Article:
of Portuguese teens crammed the pale
lobby with misshapen Edwardian carolers
and a giant twitching Santa with a gold-
lamé belt and a broken nose. Across the grubby
carpet, two mechanical elves lugubriously
negotiate a seesaw; the check-in counter
is bestrewn with large rats sporting Mr. and Mrs.
Claus outfits; and toward the lounge, a pair
of handyman snowmen wash and sweep
with the enthusiasm of wind-up convicts.
murmurs O. The air is lightly filled
with the tones of Christmas carols
so faint they might be the rustling
of bat wings. The lobby smells of dust
and industrial rug shampoo.
Beyond the night-time glass, asphalt looms.
The lights of Route 6 tout good prices
and fun. Cars stuffed with after-dinner
shoppers mutter past, tires scraping sand,
satisfaction imminent as a blizzard. O signs up
for a smoking room, a king-sized bed. K thumbs
postcards and examines a rat. In their veins,the spirit of Christmas surges like bourbon.
Wednesday, December 22, 2010
Tuesday, December 21, 2010
Well, we have a Moby-Dick winner!
My fellow Harmonian, Scott, has finished the novel, and this is what he has to say about it:
The book reminds me of my great-uncle and aunt's house. It was built in stages, so you are forced to take twisty passages to get from one end of the house to the other. Some rooms open (illogically) onto other rooms. I always wondered about the third set of stairs; they were walled off, and so led nowhere. Still, there are treasures: the view across the river, the rooms full of "stuff" (probably including a copy of Moby-Dick), a great place to rummage on a rainy day.
Like Moby-Dick, the first few rooms/chapters are bright and fun, but confusion sets in once you leave them.
Coincidentally, I received an email update about a new book of Barry Moser portraits, and who should be featured in the advertisement but Herman Melville, looking, as the Wall Street Journal remarks, "put-upon."
Sometimes when I read Moby-Dick, I also feel put-upon, so that makes two of us.
I do not, however, feel put-upon when I read Jane Austen's Persuasion. What a great book. It's like a frothy, sugary, creamy dessert that's actually wholesome and nutritious and moreover improves my IQ.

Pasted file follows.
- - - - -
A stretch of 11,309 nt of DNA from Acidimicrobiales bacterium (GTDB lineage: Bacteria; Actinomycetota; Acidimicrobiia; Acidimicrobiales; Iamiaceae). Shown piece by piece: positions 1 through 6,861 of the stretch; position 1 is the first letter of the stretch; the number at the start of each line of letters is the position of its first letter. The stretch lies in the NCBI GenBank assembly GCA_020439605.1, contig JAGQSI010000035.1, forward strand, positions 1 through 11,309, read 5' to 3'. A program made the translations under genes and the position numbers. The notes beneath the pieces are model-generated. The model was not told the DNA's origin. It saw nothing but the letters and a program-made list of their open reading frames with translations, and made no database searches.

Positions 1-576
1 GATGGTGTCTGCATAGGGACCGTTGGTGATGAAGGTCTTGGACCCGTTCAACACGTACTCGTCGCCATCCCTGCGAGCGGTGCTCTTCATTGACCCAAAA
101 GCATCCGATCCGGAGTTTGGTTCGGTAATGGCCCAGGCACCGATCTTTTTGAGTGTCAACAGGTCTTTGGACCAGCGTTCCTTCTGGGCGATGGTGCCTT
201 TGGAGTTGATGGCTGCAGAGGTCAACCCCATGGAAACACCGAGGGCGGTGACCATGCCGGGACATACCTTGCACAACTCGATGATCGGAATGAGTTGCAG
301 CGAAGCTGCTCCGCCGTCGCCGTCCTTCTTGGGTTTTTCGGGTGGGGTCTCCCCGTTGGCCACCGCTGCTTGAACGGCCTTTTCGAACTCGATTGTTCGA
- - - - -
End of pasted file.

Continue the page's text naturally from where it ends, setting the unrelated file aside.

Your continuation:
Monday, December 20, 2010
Sunday, December 19, 2010
Saturday, December 18, 2010
Person 1: Hi, Ella.Person 2: Hi, Ella Guru.Person 3: Hi, yella. Hi, red. Hi, blue, she blew.Person 1: Hi, Ella; hi, Ella Guru.
Friday, December 17, 2010
Not of your sweet wandering hands, nor even
of yesterday’s seed or tomorrow’s green pear,
but of crime and trouble, yes, offenses that never
crossed my fancy before this wretched night:
for in my dreams a quiet voice at my ear
coaxed me awake; and I thought it was you
cajoling me into the pleasant shadows,
cool and silent, save when silence yields
to cricket scratch or throaty owl,
white moon-face waxing gibbous
and all the Heavens awake in their glory
though none else to revel in them but ourselves;
and I rose and walked out into the night,
but where were you? I called your name,
then ventured, restive, into the lunar
garden I knew so well by day, yet here
I lost myself in white light and black hole,
I staggered through puddles, over stones;
and I heard, in my heartbeat,
an invisible horror, I heard it tease me,
chase me, catch me; and I ran, I ran,
weeping I ran; until, under moonglow,
I saw my own pale hands stretch before me
toward the Tree that blocked my way;
I saw my hands embrace it, caress its satin skin.
And in return, the Tree kissed my captive lips
with its feathery leaves, as if a twist of wind
had leagued us suddenly together;
for it gleamed strange and terrible,
this great rooted flower,
plying me so gently with Knowledge:
though my lips, parched and ravenous,
begged, now, for a rougher, a crueler dram.
[from How the Crimes Happened (CavanKerry Press, 2010)]
Thursday, December 16, 2010
Wednesday, December 15, 2010
. . . I did try to find & couldn't, a back-alleyabortionist in the Negro district of Newport News,then took thirty pills of quinineyour father's football coach gave him to give me,leaving me in a coma for three days, pills thatdidn't chase you from my body,although years later I'd learn the tooth buds thatfailed to grow in your mouth were caused by the quinine,& who knows, maybe your bipolar disorder,maybe your ADHD, & back then doctors thoughtnothing of keeping a mother from her newbornor a newborn from his mother. . . .